Nicholas Kristof and I do not see the world—and America’s role in it—in the same way. I have sometimes expressed my disagreements with his opinions vociferously (vociferousness is my business). But in yesterday’s The New York Times, he quotes two sentences that I recently wrote—one of them genuinely embarrasses me, and I deeply regret it.
The embarrassing sentence is: “I wonder whether I need honor these people and pretend they are worthy of the privileges of the First Amendment, which I have in my gut the sense that they will abuse.” I wrote that, but I do not believe that. I do not think that any group or class of persons in the United States should be denied the protections of the First Amendment, not now, not ever. When I insist upon a sober recognition of the threats to our security, domestic threats included, I do not mean to suggest that the Constitution and its order of rights should in any way be abrogated. I would abhor such a prospect. I do not wish upon Muslim Americans the sorts of calumnies that were endured by Italian Americans in connection with Sacco and Vanzetti and Jewish Americans in connection with communism. My recent comments on the twisted Koran-hating reverend in Gainesville will give evidence of that. So I apologize for my sentence, not least because it misrepresents me.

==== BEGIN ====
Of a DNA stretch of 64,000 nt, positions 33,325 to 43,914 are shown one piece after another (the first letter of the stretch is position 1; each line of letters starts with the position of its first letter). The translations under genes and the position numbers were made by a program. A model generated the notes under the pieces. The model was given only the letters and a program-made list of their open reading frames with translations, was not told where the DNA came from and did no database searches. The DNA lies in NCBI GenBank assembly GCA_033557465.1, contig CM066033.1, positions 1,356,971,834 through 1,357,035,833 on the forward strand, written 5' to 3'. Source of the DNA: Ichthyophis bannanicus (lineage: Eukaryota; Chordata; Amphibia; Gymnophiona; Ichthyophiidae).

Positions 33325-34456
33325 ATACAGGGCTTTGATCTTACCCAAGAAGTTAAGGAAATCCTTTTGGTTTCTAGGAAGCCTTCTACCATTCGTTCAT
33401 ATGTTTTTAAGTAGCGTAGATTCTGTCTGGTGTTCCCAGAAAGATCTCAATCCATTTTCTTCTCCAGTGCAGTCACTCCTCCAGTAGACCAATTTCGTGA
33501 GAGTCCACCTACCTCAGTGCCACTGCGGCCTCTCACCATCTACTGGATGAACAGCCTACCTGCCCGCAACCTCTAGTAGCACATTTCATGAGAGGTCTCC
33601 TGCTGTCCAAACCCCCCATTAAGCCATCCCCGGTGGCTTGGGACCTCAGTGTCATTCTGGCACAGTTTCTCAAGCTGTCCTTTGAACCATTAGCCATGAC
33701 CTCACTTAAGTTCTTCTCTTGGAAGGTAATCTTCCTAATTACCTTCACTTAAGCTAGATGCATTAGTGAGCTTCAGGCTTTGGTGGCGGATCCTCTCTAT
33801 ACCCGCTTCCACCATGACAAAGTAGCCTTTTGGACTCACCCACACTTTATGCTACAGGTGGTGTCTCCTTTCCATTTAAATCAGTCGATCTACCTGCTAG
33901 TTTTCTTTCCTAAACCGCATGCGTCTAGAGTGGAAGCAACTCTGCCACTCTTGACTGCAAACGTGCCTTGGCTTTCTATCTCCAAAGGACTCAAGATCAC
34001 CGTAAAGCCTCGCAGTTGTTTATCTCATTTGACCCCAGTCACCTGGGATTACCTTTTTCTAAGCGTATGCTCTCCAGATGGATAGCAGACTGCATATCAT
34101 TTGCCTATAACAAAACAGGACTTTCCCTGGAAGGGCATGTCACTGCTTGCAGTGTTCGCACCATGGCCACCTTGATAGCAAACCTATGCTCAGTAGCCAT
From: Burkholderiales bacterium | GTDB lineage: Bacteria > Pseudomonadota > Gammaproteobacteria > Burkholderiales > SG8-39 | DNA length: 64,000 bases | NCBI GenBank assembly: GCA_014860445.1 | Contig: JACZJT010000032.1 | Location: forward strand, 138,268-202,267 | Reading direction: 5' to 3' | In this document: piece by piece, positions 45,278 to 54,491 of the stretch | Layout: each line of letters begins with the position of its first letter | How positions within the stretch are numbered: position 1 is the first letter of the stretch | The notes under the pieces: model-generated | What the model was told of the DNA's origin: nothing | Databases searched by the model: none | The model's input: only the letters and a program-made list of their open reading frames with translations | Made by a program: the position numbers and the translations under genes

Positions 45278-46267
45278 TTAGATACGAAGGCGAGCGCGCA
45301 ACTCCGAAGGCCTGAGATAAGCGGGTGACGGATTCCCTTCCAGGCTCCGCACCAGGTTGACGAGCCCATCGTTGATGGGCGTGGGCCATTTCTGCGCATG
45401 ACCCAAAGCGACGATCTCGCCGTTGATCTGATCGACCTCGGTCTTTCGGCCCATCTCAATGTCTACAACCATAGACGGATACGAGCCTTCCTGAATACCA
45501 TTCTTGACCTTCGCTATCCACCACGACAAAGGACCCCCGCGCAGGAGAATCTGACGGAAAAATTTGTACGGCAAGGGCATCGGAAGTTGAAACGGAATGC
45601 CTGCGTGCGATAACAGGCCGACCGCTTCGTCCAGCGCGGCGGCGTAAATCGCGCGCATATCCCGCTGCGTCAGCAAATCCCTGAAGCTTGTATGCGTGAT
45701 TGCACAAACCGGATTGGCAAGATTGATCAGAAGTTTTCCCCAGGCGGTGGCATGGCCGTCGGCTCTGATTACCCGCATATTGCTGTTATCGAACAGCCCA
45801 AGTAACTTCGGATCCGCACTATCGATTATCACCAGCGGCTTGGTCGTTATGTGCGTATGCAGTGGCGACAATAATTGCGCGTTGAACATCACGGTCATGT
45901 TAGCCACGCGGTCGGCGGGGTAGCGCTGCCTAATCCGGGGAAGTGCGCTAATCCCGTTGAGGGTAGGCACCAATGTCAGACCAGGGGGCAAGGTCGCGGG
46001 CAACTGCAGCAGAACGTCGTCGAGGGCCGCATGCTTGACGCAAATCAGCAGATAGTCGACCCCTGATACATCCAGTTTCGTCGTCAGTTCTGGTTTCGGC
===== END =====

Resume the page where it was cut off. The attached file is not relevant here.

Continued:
Or has he learned nothing?
The other sentence is: “Frankly, Muslim life is cheap, especially for Muslims.” This is a statement of fact, not value
I’m not really sure how to respond to this as an organization (Justice League). Do we focus on the positive, or on how Peretz doubled down on his contention that Muslim life is worth less than other life?
Your thoughts appreciated